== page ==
Senior Fellow

Prof. Dr. Dr. h.c. Martin-Leo Hansmann

Research Area: Life- and Neurosciences
Focus: Pathology


Martin-Leo Hansmann studied medicine and biology in Bonn. There he received his diploma in biology in 1974 and passed his medical state examination in 1977. He received his doctorate in 1982 and habilitated in 1987 during his work (1979 to 1990) as scientific assistant and later senior physician at the Institute of Pathology of the University of Kiel (Director Prof. Dr. Dr. h.c. mult. K. Lennert). From 1990 to 1996 he was C3 Professor at the Institute of Pathology at the University of Cologne and since 1996 C4 Professor at the Senckenberg Institute of Pathology at the University of Frankfurt am Main.

In 2001 he was awarded the German Cancer Aid Prize together with Prof. Dr. R. Küppers (University of Essen) and Prof. Dr. K. Rajewsky (University of Boston).

The group of Martin-Leo Hansmann is working more than 30 years in the field of the immune system, lymph nodes and malignant lymphomas. In addition to morphological and immunohistochemical investigations,in 1990 we developed a technology, that enabled us to perform a PCR and sequencing of single cells picked from histological sections (single cell PCR). Applying this approach, we could prove Hodgkin cells, as clonal germinal centre cells derived from B cells showing so-called crippeld mutations . In the following years we could provide numerous new findings, using this single cell technology, in a normal B cell development as well as in malignant lymphomas. In addition to molecular investigations, in the last years we developed 3-D and 4D laser visualisations of cells, in histological sections, in time and space.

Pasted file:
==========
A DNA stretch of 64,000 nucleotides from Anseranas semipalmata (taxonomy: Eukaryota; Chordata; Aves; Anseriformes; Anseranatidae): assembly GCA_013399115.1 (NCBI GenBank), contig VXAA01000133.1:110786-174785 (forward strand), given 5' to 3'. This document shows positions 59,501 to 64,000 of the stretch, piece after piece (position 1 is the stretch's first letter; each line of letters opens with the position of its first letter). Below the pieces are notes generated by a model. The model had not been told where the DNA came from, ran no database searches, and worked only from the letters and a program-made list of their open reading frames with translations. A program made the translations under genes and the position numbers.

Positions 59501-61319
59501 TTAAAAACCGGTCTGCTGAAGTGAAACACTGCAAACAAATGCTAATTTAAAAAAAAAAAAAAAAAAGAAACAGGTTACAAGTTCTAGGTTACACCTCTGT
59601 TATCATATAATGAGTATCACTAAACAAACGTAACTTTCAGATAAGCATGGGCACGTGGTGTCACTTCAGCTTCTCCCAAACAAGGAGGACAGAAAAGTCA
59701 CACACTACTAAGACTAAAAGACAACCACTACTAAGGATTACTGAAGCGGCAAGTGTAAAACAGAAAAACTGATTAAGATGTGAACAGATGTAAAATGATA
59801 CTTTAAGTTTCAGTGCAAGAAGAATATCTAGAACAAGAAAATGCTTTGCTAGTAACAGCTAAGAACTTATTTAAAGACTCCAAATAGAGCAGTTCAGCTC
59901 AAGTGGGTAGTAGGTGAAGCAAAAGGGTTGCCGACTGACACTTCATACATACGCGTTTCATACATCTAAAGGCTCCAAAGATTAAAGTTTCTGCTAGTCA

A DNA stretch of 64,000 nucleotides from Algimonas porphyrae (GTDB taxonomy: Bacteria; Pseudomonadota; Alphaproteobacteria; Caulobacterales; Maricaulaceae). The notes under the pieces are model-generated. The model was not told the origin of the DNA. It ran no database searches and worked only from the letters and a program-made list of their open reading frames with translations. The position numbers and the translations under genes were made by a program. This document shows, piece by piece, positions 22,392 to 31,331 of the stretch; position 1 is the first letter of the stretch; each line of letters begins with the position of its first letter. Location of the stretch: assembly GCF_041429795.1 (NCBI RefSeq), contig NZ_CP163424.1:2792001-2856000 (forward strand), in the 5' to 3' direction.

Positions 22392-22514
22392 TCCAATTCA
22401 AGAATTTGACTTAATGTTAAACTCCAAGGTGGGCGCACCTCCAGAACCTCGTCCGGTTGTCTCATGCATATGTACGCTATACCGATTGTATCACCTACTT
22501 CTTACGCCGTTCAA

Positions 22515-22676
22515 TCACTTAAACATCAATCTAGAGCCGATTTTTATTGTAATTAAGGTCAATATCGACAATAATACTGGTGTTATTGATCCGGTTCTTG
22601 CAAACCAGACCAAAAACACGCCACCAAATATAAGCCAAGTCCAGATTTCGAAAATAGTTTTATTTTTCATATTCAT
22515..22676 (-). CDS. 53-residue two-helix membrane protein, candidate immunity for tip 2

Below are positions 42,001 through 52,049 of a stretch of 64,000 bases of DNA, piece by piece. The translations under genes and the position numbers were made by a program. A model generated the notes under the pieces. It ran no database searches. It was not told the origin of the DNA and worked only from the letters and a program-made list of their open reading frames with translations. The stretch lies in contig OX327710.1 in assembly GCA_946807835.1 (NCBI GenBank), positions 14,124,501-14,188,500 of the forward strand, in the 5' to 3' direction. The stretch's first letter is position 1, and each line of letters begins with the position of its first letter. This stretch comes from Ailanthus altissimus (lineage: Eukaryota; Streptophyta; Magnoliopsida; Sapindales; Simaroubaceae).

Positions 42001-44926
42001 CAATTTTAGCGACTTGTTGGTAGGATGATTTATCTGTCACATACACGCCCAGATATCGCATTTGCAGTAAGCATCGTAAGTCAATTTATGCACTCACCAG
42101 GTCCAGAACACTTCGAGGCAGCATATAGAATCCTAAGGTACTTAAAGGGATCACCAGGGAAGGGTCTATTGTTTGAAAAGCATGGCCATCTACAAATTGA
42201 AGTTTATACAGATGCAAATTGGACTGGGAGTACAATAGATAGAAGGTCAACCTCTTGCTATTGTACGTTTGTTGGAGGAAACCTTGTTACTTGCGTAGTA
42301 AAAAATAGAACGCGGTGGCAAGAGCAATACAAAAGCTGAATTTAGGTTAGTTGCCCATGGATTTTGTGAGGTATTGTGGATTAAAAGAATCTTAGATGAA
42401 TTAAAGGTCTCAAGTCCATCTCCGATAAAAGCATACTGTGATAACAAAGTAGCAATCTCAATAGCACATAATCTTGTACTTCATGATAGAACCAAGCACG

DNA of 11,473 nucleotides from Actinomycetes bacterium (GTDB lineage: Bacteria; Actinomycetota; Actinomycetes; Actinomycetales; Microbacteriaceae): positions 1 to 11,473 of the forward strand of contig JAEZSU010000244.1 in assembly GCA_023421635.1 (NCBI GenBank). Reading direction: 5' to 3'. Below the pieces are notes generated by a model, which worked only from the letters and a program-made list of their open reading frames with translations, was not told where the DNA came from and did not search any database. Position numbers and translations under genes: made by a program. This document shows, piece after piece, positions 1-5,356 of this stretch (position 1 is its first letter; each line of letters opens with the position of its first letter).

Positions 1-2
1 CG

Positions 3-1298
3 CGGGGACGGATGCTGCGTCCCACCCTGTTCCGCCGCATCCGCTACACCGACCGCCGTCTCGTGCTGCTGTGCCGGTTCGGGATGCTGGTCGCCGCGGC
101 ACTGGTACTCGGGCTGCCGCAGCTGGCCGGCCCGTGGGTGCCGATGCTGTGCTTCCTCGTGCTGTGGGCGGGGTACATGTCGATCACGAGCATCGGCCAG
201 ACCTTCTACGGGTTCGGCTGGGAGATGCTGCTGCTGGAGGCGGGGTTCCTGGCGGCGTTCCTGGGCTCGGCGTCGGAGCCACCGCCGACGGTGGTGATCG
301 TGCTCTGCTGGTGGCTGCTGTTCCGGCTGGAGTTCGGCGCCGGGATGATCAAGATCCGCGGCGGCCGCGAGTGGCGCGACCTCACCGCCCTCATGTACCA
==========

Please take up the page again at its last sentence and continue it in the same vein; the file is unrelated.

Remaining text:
hese strategies enabled to measure speeds and tracs of B and T cells including contact times and dynamic interactions. The first analysis of human malignant lymphomas in time in space, provided data of different properties of lymphocytes concerning motility and the impact of contact times. The application of machine learning lead to new definitions of cells, combining morphological findings and speeds at different time points. The combination of 3-D and 4D technologies in lymph nodes should lead to so called „digital twins“ of lymph nodes and models of malignant lymphomas. New lymph-node diagnostics as well as cell therapies may become possible by these procedures.

Prof. Hansmann has been a member of FIAS since 2016.



2016 - today Senior Fellow

Further organisations

2022 - heute Groupleder at the Institute for Pharmakology and Toxikology at Goethe University Frankfurt

2018 - today Director of the Reference & Consultation Center for Lymph node and Lymph Compathology at the Institute of Pathology and Molecular Pathology Helios University Hospital Wuppertal and University Witten/Herdecke

1996 - 2018 C4 Professor at the Senckenberg Institute of Pathology at Goethe University: Director of the Institute of Pathology, University Hospital Frankfurt

2009 - today member of the National Academy of Sciences Leopoldina


  • 2008 Honorary Doctorate of the University of Athens
  • 2001 German Cancer Aid Award